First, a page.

Born: March 27, 1905 | Died: 1935 Primary Instrument: Piano
Born in Nashville, Leroy Carr moved to Indianapolis as a child. While he was still in his teens, he taught himself how to play piano. Carr quit school in his mid-teens, heading out for a life on the road. For the next few years, he would play piano at various parties and dances in the midwest and south. Carr wandered back toward Indianapolis, where he met guitarist Scrapper Blackwell in 1928. The duo began performing and shortly afterward they were recording for Vocalion, releasing How Long How Long Blues before the year was finished. The song was an instant, surprise hit. For the next seven years, Carr and Blackwell would record a number of classic songs for Vocalion, including Midnight Hour Blues, Blues Before Sunrise, Hurry Down Sunshine, Shady Lane Blues and many others.
Lery Carr was the most influential male blues singer and songwriter of the first half of the 20th century, but he was nothing like the current stereotype of an early bluesman. An understated pianist with a gentle, expressive voice, he was known for his natty suits and lived most of his life in Indianapolis. His first record, How Long, How Long Blues, in 1928, had a revolutionary effect. Previous blues stars, whether vaudevillians like Bessie Smith or street singers like Blind Lemon Jefferson, had needed huge voices to project their music, but with the help of new microphone and recording technologies, Carr sounded like a cool city dude carrying on a conversation with a few close friends.
Carr's lyrics were carefully written, blending soulful poetry with wry humor, and his music had a light, lilting swing that could shift in a moment to a driving boogie. Carr sang over the solid beat of his piano and the biting guitar of his constant partner Scrapper Blackwell. The outcome was a hip, urban club style that signaled a new era in popular music.
Given his importance, it was logical that when Columbia records had a surprise success in the early 1960's with Robert Johnson's King of the Delta Blues Singers, the label followed up with a Carr compilation. It was titled Blues Before Sunrise, after one of Carr's most popular songs, a haunting ballad that had been covered by John Lee Hooker, Elmore James and Ray Charles.
But the folk and rock fans who hailed Johnson as a genius showed no interest in the Carr album. Never mind that Carr's first records predated Johnson's first recordings by eight years, or that Johnson's work showed an immense debt to Carr's innovations. Carr's suave; laidback style was not what the new audience wanted in a bluesman.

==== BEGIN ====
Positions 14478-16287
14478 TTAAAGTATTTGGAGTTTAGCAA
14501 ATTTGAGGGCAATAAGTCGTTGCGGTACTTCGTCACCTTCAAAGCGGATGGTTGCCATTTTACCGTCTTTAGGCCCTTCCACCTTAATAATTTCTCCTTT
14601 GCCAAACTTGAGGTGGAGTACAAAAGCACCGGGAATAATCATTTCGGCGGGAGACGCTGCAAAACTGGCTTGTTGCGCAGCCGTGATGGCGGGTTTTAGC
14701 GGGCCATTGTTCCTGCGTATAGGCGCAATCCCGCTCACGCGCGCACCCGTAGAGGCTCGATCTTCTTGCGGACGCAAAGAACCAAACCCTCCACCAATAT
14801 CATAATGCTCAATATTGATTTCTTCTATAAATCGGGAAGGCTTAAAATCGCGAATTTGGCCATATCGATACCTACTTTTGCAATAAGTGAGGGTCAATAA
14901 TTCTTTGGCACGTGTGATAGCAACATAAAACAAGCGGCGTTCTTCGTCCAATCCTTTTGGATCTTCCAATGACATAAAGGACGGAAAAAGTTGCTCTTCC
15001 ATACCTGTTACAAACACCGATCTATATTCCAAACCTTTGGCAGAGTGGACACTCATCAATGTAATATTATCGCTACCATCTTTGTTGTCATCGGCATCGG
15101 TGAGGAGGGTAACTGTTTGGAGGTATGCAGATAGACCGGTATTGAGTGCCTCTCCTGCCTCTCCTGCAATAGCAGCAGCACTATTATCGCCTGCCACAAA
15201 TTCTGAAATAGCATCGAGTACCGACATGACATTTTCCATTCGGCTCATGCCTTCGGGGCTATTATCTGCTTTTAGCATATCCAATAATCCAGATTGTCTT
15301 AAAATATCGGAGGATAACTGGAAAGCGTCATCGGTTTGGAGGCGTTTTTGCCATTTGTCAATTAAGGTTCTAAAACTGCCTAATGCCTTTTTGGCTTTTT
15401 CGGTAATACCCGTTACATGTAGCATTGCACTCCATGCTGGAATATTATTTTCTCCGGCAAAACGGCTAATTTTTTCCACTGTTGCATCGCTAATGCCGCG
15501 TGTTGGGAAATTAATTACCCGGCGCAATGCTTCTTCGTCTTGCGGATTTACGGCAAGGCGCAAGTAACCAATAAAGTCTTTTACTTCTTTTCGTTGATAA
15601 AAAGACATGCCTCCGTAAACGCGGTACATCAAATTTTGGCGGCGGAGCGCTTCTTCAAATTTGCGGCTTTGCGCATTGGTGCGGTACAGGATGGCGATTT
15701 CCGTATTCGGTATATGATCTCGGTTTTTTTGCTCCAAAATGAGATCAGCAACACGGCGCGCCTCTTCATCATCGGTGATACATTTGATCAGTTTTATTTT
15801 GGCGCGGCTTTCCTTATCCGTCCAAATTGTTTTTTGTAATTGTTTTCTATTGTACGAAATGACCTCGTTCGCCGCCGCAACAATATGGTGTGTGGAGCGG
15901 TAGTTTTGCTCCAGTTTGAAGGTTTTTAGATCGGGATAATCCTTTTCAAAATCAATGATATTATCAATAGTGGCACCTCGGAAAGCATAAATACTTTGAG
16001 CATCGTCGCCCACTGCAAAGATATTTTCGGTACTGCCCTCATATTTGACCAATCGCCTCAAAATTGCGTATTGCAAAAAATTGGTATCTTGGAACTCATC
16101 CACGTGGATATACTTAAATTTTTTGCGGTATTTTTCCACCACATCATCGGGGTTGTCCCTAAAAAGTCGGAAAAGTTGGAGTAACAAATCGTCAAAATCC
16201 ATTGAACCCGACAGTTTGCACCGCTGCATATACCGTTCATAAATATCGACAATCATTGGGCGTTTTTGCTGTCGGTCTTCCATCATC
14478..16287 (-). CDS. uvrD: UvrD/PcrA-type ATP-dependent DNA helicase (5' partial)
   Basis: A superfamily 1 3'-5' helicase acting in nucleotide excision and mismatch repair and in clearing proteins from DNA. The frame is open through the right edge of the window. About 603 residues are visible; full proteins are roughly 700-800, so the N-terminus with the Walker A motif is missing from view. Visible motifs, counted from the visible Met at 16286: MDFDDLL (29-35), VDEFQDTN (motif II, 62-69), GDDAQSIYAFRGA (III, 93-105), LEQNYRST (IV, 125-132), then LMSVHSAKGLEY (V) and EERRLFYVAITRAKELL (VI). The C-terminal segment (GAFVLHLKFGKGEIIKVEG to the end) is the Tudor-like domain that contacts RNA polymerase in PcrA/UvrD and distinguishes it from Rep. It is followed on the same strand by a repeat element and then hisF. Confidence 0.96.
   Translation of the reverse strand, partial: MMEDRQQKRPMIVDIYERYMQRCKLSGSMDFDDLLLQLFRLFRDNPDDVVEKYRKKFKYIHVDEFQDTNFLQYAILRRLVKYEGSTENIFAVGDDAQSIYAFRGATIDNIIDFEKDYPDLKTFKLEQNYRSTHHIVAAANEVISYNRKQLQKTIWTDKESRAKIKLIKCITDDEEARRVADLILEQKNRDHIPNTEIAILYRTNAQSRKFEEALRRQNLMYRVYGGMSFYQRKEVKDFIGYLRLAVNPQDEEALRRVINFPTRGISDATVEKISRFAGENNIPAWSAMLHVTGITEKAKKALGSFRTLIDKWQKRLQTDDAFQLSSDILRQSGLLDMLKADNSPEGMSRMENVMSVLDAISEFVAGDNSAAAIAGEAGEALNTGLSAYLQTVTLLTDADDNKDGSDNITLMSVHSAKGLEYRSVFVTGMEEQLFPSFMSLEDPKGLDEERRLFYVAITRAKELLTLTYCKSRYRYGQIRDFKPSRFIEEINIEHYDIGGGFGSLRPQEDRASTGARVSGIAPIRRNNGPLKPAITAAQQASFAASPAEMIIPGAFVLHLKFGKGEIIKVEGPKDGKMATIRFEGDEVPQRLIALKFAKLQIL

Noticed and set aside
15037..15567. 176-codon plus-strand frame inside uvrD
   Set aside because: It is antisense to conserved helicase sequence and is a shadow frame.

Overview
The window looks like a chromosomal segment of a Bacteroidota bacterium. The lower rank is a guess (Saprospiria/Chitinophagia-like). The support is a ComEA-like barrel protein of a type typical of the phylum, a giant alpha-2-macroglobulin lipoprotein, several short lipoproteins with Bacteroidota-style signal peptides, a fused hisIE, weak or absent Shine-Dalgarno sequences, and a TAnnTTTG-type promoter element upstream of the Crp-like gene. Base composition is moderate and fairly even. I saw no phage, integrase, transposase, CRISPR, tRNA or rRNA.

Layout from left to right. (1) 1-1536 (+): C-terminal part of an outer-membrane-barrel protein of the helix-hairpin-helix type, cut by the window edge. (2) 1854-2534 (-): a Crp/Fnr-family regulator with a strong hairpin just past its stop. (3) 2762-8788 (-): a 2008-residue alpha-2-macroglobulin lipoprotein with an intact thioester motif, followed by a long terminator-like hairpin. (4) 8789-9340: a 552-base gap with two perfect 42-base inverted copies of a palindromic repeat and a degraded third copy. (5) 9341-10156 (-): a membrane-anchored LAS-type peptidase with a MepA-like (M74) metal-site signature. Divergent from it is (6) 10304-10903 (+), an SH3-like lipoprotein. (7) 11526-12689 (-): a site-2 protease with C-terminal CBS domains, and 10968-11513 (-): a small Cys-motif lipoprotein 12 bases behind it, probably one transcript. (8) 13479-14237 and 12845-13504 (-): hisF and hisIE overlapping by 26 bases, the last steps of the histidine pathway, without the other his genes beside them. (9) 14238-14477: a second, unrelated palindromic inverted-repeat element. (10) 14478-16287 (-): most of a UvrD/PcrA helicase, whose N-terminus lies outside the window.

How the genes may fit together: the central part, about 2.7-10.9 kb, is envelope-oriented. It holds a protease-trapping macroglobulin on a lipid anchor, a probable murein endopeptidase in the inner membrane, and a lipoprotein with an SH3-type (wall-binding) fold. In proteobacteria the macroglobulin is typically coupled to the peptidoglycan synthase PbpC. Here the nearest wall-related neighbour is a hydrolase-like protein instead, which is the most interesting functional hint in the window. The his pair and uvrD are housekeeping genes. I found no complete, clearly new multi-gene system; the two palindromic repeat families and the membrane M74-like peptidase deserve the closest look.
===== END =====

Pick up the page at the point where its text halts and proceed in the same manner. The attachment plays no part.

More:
But although Carr died of an alcohol-related illness shortly after his 30th birthday, what made him a key figure in American music were his records, not his blueman lifestyle. His followers dominated blues for more than 20 years and affected every aspect of the African-American pop scene. In Chicago, studios filled up with piano-guitar duos and Carr clones like Bumble Bee Slim and Bill Gaither (billed as Leroy's Buddy). In Mississippi, Muddy Waters recalled How Long as the first song he ever learned. In Kansas City, Count Basie recorded Carr's hits as piano solos. On the West Coast, T-Bone Walker and Charles Brown made Carr's smooth urbanity the hallmark of the L.A. style. In New York, vocal groups from the Ink Spots to the Dominoes harmonized on Carr compositions. Nat King Cole's first hit, That Ain't Right, was a Carr-inflected blues, and the R & B historian Arnold Shaw traced soul ballad singing from Carr through Dinah Washington and Sam Cooke to Otis Redding and Jerry Butler.
Maybe the time has come, though, when blues can escape its stereotyped mythology and Carr can assume his rightful place. The subtle eloquence of lyrics like When the Sun Goes Down helped bring a new simplicity and directness to pop writing. The lonesome passion of Carr's voice on songs like Midnight Hour Blues set the stage for Ray Charles. As for the roots of rock 'n' roll, the pounding piano and sharp guitar lines of Sloppy Drunk and It's Too Short sound like direct antecedents of Ike Turner and Chuck Berry.
In its heyday, blues was not an old-fashioned folk style. It had deep traditional roots but also a dynamic, modern sensibility that revolutionized American music. And Leroy Carr led that revolution, smooth voice, piano, fine suits and all.
Adapted in part from article by Elijah Wald.
Source: Elijah Wald